By paul adams on Thursday, July 27, 2000 - 06:36 am:
The quality of the person? hmmm.....I don't think we've ever met, so might be hard for you to judge.
My EZ-Flash judgements are based upon separations I've seen with my own 2 eyes (or have not seen as is the case here). EZ-Flash personnel brought a system in and tried to duplicate some analyses I provided them of complex mixtures. They were unable to do so after several attempts. These were analyses that had 100 or more components and typical run times of 45 minutes. I was able to exactly duplicate much of these with mini-bore columns and run-times less than 10 minutes.
Unless significant improvements were made since I last saw the system, the EZ-Flash system remains a novelty. I recommend saving your money and putting it into a nice new GC.
By schnorbus on Friday, July 28, 2000 - 02:21 am:
Let me give you a second opinion on EZ-Flash.
For every job one needs the right tools. Now you will agree with me that it would be relatively orthodox to use a Plot-column to measure compounds in the range of Is 2000. on the other hand a CMS column (HP1 OV1 or similar) is not as effective when measuring compounds with Is<400 . Its the same with EZ-Flash , the right tool for the right job.
If your samples contain 100 or more peaks, you may need a special column and a special GC-method designed especially for your problem. EZ-Flash may not be the right system for you (even though I doubt it). Nevertheless, other labs have other problems and we find when doing reaction monitoring, EZ-Flash is the ideal system to use. The number of compounds in a sample is irrelevant. Relevant is, to find out in the shortest possible time, if the reaction being monitored can be stopped or not and to know with in minutes what other components may have formed. You may not have all the facts. Don't knock a system if you don't know how to use it.
By Brian Kochanowski on Tuesday, August 1, 2000 - 07:55 am:
Iím going to jump into this exchange here because I have experience on using both types of systems (small bore < 0.1mm ID and EZ flash). Both methods have their limitations, and whether that limitation is considered a small or large disadvantage is related to the basic use of the instrumentation-"Does it solve my problem?" If not, then it becomes, as Paul said, a novelty. It sounds like the system works well for the samples Harald has. I had great success in reducing a 20 min. separation of about 18 components to 90 sec. using the EZ Flash system. When using the EZ flash for some pyrolysis work, I noticed the same problem that Paul did, and that is in analyses of complex mixtures. Pyrolysis of polyethylene gives a distribution of triplets related to the carbon chain out to at least C30. Because of the shorter columns used in the EZ Flash, the total resolution is lacking for this separation. I might have had better success with a different column in regards to phase type and thickness, but it wasnít necessary so I didnít try. There is the biggest advantage (in my opinion) of the EZ Flash, you can request any currently manufactured column be put into the EZ Flash column configuration.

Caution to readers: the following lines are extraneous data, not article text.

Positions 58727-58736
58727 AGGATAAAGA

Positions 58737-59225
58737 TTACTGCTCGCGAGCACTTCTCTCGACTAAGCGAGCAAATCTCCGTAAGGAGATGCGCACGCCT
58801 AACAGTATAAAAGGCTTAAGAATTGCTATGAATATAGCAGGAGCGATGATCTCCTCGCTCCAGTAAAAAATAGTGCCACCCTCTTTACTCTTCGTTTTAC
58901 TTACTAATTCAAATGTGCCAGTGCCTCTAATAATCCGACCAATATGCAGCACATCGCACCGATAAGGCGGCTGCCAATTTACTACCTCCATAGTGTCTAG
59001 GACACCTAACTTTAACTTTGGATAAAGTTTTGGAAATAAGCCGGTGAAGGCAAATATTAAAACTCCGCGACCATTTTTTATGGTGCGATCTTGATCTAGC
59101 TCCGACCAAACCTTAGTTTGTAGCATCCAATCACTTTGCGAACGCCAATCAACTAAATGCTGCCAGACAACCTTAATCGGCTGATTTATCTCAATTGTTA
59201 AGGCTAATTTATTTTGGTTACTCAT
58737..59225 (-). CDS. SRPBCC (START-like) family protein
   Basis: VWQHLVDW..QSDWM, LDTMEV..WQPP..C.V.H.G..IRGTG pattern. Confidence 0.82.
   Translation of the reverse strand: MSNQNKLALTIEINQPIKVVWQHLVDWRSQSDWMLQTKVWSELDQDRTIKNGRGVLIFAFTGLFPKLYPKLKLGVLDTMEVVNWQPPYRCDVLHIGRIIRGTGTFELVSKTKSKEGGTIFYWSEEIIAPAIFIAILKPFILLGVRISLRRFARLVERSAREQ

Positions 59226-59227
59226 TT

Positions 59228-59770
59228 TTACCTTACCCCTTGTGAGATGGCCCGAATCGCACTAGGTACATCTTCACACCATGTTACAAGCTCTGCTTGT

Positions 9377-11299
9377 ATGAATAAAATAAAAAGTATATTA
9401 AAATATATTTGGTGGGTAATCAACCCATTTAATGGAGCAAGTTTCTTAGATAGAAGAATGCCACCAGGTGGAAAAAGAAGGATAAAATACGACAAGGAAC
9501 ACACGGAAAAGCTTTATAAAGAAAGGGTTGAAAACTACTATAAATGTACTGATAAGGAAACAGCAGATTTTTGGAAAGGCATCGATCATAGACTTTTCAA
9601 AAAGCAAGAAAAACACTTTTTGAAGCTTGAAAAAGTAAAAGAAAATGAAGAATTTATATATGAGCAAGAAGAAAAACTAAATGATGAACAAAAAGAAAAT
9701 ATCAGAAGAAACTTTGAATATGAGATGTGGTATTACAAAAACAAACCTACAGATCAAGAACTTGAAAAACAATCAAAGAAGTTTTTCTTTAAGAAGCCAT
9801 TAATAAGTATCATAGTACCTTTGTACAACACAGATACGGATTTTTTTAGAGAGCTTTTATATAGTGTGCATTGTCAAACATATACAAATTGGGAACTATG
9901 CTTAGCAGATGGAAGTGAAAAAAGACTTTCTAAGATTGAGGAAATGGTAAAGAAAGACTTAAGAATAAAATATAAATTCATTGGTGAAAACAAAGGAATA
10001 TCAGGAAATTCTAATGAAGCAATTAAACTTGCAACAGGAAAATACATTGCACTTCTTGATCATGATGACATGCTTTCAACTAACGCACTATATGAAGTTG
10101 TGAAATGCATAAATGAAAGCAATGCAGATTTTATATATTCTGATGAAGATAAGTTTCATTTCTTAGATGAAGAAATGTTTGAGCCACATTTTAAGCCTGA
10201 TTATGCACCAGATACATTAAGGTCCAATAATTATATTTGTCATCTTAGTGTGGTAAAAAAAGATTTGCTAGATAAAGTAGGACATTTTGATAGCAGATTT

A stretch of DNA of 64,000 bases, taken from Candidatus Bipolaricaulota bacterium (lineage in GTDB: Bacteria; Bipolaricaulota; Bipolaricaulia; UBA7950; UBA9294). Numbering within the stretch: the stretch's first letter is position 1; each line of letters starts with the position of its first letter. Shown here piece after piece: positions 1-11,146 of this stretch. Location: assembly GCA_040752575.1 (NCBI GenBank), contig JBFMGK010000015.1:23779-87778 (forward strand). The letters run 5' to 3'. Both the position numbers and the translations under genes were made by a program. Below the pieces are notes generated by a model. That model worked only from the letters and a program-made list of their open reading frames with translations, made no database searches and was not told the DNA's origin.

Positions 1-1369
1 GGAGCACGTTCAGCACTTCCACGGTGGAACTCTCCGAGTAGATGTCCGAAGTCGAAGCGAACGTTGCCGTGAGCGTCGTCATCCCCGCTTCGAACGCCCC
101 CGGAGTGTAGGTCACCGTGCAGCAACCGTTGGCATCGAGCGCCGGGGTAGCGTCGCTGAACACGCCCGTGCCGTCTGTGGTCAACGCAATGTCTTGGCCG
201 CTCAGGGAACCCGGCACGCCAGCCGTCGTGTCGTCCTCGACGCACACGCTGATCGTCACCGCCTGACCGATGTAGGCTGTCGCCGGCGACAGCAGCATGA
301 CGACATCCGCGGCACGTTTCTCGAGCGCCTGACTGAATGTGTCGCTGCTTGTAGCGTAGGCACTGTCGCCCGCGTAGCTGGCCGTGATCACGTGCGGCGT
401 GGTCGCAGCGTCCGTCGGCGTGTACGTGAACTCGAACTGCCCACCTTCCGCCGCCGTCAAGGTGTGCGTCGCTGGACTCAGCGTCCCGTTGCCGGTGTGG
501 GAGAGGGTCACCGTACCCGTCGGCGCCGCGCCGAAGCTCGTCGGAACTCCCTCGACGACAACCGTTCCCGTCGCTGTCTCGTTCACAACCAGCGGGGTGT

With the small bore columns, you are limited to what the column manufacturers are offering. I use a Rtx-volatiles column for a number of analyses, and I would like a to use a 0.1mm ID with hydrogen carrier gas to get the fastest separation possible. Iím out of luck, the smallest I can get is a 30m 0.25 mm ID. Anyone who uses PLOT columns regularly has the same problem, the smallest youíll get there is 0.32 mm ID. No problem with DB-5 separations though. I have used the small bore columns and the HP method translator software for the previously mentioned pyrolysis method to easily reduce the analysis time from 60 min to 10 min. And I will also say that this is the easiest and cheapest method to implement if you already have a high pressure inlet on your GC. As always, you should be developing or purchasing the best solution to your problem, not the most fascinating technology (even though as an analytical chemist I would like to have it anyway).
Posting is currently disabled in this topic. Contact your discussion moderator for more information.